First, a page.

Famous Last Words: A Direct Marketing Horror Story
The responses to space ads and direct mail efforts took an average of five days in the mail to reach order processing. These were counted and recorded by key and then entered into the giant computers. At the time, Meredith had the third largest computer setup on Long Island—two IBM 360-65s running tandem.
At the other end of the computer room, labels were printed out, batched and sent by truck to the Chicago warehouse, where they were slapped on the prepackaged welcome kits and sent out via book post. The truck to Chicago, labeling and shipping at the warehouse, and time in transit from the warehouse to the customer would eat up another 15 days. Total at either end: 20 days.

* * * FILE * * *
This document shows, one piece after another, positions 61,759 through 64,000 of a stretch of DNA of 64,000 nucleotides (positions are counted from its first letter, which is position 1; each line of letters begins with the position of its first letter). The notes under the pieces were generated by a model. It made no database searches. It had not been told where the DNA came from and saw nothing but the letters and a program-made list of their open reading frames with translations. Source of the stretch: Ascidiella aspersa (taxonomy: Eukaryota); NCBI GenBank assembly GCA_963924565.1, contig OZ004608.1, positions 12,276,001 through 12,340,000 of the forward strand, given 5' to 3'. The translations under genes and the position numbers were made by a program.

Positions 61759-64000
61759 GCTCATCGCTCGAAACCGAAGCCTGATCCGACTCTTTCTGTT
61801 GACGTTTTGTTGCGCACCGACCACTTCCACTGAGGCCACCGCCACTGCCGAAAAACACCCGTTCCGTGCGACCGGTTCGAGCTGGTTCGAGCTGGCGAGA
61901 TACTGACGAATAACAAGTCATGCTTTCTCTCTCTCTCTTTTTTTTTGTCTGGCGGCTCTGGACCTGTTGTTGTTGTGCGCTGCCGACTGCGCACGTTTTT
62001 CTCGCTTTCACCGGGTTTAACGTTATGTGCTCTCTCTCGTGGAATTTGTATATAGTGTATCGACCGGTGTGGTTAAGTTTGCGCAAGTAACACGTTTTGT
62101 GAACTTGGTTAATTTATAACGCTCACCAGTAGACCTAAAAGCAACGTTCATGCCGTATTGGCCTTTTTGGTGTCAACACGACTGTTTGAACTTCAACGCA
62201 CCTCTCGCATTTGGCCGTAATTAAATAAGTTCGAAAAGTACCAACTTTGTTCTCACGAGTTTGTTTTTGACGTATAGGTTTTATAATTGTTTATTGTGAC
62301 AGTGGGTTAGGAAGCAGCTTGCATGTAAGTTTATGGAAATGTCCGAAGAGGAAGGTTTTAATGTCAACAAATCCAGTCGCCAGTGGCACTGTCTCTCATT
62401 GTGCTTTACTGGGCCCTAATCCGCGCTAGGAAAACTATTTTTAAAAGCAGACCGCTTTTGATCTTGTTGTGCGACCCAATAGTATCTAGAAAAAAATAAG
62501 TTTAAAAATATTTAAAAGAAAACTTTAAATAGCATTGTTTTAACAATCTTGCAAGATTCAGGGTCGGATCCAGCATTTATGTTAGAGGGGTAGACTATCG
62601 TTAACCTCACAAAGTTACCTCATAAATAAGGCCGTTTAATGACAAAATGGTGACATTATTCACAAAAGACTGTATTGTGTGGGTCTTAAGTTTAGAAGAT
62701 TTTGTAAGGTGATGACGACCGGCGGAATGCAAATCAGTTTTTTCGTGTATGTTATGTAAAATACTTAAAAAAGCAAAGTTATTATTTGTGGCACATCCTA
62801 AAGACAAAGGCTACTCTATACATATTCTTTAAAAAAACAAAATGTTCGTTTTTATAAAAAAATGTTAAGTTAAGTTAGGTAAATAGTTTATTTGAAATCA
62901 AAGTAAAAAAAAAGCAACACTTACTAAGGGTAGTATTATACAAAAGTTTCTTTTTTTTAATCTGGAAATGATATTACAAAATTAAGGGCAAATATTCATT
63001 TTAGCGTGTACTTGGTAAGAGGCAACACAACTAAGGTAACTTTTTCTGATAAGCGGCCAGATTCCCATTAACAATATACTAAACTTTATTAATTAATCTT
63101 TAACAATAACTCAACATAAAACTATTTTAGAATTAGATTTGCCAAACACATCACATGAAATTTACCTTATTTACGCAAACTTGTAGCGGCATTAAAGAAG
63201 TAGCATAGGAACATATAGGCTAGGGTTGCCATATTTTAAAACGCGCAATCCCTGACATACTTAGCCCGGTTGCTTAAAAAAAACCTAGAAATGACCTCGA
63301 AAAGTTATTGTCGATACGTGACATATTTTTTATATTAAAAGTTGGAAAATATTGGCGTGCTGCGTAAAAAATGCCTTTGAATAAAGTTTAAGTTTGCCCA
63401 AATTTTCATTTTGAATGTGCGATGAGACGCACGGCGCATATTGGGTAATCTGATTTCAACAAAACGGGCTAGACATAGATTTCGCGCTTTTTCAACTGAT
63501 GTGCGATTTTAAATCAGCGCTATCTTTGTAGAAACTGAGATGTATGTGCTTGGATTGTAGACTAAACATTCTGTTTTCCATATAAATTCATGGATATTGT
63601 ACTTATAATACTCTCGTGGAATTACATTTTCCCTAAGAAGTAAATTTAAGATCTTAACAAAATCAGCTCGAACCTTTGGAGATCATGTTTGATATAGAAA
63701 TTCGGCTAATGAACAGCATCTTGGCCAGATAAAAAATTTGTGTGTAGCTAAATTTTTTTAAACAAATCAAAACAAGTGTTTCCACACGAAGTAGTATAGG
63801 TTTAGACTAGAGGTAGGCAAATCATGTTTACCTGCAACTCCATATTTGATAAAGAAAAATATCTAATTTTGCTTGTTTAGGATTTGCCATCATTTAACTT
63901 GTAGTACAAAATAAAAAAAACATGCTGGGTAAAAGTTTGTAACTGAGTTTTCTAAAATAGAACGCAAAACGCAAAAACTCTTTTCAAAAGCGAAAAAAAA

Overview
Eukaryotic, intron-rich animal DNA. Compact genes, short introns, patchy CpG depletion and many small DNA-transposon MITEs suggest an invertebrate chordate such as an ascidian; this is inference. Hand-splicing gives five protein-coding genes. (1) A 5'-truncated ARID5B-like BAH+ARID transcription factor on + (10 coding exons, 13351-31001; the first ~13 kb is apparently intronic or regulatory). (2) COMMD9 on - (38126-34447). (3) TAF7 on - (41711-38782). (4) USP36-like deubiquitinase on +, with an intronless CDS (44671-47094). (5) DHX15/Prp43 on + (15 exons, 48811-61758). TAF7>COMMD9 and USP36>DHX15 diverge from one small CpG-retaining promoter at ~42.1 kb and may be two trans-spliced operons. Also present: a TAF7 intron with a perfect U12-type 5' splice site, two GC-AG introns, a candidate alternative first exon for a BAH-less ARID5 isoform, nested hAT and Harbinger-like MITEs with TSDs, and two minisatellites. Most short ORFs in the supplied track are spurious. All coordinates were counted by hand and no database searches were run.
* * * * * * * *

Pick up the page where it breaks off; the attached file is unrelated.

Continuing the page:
The big question was: How long did it take for the information in order processing to become shipping labels ready for the Chicago-bound truck?
A week later I was handed a slip of paper by the data processing assistant manager: “56 days,” it read.
That 56 days plus 20 days meant the new member had to wait 76 days—or two-and-a-half months!—to receive the acknowledgment and welcome kit. I went nuts.
“I’m telling you that statistically it doesn’t matter,” the data processing (DP) geezer insisted.
I went to the big boss in Des Moines, Iowa, argued my case and changes were made. I won no popularity contests.
When I left, the book clubs were showing a profit. But the computer system was so screwed-up that Meredith moved the book clubs out of Long Island and back to Des Moines. My wife, Peggy, and I didn’t want to go to Des Moines, so I quit, took the winter off and wrote a novel.
It was a year and a half of knots in my stomach and liquid lunches.
Since then, of course, direct marketers—pioneered by catalogers and Jeff Bezos at Amazon—have learned the importance of quick fulfillment.